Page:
+If the author's name occurs naturally in the sentence the year is given in parentheses:
e.g. In a popular study Hillerborg (1988, p.172) argued that ...
+If, however, the name does not occur naturally in the sentence, both name and year are given in parentheses:
e.g. More recent studies (Schorn 1991, 1993; Schlangen 1993) show that ...
+When an author has published more than one cited document in the same year, these are distinguished by adding lower case letters (a, b, c, etc.) after the year and within the parentheses:
e.g. Slowik (1990b) discussed the subject ...
+If there are two authors, the surnames of both should be given:
e.g. Tazawa and Miyazawa (1993) have proposed that...
+If there are more than two authors the surname of the first author only should be given, followed by et al.:
e.g.Bazant et al. (2000) conclude that...
+If the author is anonymous then "Anon" should be used:
e.g.A recent article (Anon 1993) stated that...
However, if it is a reference to newspapers or magazines where no author is given, the name of the paper can be used in place of author or Anon whichever seems most helpful.You will need to use the same style in the reference list so the name of the newspaper may be more helpful.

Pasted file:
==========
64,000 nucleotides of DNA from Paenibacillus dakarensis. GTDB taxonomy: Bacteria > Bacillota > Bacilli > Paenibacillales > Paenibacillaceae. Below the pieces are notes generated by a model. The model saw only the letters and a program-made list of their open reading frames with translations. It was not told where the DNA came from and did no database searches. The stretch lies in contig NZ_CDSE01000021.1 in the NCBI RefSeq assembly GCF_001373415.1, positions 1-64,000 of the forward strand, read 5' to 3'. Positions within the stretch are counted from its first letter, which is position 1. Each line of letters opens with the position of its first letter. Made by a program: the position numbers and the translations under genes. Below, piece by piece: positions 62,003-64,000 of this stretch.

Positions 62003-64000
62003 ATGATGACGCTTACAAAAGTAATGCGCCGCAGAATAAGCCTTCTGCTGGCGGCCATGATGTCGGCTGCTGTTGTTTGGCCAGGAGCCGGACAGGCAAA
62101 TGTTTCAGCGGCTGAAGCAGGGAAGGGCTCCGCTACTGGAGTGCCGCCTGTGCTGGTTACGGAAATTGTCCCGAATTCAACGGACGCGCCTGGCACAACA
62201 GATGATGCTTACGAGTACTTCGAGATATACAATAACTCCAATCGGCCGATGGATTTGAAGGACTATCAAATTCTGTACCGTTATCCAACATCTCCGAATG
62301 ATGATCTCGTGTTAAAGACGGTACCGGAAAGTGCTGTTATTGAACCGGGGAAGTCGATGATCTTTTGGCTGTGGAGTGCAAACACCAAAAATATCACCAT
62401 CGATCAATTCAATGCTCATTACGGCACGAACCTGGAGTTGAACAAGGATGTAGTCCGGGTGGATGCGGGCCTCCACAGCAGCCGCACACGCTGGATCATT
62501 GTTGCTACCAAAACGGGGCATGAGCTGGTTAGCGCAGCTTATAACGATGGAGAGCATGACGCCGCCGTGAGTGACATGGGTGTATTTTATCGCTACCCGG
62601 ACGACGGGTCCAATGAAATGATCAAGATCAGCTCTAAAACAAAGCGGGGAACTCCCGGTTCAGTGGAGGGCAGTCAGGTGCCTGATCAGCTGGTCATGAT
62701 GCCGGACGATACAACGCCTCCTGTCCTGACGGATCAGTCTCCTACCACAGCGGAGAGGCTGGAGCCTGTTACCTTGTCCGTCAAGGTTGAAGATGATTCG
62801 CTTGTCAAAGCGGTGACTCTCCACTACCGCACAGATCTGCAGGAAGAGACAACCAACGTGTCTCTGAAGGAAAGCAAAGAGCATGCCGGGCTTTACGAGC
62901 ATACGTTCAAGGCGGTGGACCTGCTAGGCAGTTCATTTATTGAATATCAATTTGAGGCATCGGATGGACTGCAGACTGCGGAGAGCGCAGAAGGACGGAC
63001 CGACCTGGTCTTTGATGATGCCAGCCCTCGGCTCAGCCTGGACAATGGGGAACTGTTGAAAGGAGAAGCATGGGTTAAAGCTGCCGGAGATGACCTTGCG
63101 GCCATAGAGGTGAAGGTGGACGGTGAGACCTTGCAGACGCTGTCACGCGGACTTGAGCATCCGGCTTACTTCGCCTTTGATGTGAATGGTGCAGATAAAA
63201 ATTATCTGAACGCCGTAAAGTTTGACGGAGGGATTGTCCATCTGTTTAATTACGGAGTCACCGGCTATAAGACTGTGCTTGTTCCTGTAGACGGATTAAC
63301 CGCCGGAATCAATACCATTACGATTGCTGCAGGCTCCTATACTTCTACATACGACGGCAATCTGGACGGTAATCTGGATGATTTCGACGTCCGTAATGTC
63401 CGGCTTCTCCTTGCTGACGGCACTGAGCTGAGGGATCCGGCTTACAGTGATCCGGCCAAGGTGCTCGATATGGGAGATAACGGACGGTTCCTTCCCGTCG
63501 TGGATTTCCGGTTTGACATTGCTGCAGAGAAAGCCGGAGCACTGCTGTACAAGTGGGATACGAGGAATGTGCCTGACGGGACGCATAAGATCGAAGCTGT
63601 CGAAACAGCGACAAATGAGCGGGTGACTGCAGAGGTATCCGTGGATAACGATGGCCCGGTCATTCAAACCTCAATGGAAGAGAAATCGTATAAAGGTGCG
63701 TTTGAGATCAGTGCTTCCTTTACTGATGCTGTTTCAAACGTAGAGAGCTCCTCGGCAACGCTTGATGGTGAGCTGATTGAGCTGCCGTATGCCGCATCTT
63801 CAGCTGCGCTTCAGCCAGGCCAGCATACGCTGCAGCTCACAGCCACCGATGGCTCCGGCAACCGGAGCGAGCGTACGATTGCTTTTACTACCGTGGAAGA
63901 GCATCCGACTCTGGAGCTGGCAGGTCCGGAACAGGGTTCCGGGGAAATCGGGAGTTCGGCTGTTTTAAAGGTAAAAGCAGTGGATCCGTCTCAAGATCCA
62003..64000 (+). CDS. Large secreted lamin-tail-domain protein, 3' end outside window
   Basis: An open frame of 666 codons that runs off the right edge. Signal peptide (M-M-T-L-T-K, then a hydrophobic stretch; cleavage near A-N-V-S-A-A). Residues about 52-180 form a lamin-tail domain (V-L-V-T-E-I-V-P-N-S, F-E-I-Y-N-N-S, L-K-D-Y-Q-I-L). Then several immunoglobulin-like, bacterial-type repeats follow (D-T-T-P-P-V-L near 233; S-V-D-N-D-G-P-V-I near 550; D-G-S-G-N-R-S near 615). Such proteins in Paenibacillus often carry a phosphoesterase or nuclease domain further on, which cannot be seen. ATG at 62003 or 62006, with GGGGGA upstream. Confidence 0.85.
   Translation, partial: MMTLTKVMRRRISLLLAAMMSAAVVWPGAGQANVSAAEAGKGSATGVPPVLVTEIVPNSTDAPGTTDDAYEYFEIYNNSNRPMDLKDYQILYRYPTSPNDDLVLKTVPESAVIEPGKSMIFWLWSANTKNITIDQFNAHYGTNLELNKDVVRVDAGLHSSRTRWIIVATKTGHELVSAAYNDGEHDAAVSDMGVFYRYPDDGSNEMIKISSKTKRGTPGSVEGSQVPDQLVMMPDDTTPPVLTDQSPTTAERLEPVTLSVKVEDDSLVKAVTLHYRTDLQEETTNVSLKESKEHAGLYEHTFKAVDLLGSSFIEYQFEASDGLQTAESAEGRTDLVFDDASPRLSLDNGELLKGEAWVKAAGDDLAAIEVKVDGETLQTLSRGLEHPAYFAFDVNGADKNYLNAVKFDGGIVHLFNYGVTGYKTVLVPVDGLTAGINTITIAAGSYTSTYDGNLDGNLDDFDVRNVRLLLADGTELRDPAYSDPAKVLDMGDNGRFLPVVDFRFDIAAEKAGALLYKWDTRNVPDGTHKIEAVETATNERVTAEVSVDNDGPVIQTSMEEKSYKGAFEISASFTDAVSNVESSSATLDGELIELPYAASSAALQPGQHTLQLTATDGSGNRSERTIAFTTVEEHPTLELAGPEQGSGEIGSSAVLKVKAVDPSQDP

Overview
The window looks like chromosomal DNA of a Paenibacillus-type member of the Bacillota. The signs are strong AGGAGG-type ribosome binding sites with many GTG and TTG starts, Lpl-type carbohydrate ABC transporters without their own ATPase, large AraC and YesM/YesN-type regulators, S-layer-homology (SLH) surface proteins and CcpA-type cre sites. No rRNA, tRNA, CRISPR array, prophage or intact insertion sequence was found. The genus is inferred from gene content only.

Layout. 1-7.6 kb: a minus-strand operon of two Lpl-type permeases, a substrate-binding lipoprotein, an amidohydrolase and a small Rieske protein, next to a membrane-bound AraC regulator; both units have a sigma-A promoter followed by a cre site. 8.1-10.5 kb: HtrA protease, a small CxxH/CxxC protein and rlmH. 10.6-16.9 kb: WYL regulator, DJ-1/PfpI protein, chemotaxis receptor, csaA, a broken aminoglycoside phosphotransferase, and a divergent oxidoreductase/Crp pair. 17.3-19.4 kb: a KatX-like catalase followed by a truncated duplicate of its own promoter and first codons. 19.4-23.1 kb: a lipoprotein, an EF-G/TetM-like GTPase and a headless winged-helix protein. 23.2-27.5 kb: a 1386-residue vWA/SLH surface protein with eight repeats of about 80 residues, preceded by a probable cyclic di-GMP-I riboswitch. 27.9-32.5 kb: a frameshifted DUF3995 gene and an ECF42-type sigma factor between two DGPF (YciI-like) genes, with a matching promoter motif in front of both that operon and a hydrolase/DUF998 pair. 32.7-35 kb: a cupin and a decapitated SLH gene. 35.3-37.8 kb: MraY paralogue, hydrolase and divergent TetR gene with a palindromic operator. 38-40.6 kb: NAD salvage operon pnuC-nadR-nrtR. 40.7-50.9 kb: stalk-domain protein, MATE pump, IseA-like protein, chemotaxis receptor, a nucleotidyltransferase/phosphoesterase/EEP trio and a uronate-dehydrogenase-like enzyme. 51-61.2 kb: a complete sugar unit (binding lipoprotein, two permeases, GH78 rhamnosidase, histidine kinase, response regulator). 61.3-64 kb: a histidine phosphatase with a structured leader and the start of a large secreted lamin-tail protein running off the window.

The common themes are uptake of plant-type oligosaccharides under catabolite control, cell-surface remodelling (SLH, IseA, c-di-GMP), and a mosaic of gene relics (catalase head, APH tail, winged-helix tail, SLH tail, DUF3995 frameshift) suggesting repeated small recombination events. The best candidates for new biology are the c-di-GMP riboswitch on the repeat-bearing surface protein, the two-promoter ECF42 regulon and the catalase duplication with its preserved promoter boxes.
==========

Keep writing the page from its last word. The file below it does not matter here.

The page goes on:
e.g.The Japan Concrete Institute (1996) stated that....
+If you refer to a source quoted in another work you cite both in the text:
e.g.A study by Neville (1960 cited Nakamura et al. 2000, p.233) showed...
(You need to place the work you have used, i.e. Jones, in the reference list.)
+Short quotations, of less than a line, you may be included in the body of the text inquotation marks but if it is longer start a new line and indent it. Include the pagenumber if desired.
e.g.....so "good practices must be taught" (Kim 1996, p.15) and we should...
or:Theory rises out of practice, and once validated, returns to direct or explain the practice (Stevens 1997, pp.92-93).
+Citing a Web site within the text of an assignment, give the address of the site (e.g. http://www.j-act.org). To cite a document from a Web site you must follow the author-date format. In both cases an entry will still be required in the reference list.

Reference list:
A list of references contains details only of those works cited in the text. The reference list is arranged in alphabetical order of the first author on a separate page. Where an item has no author it is cited by its title, and ordered in the reference list in sequence by the first significant word of the title. The use of the expression et al. (= et alia) to indicate multiple authorship is permissible in the text, but not in the list of references, where all names should be given.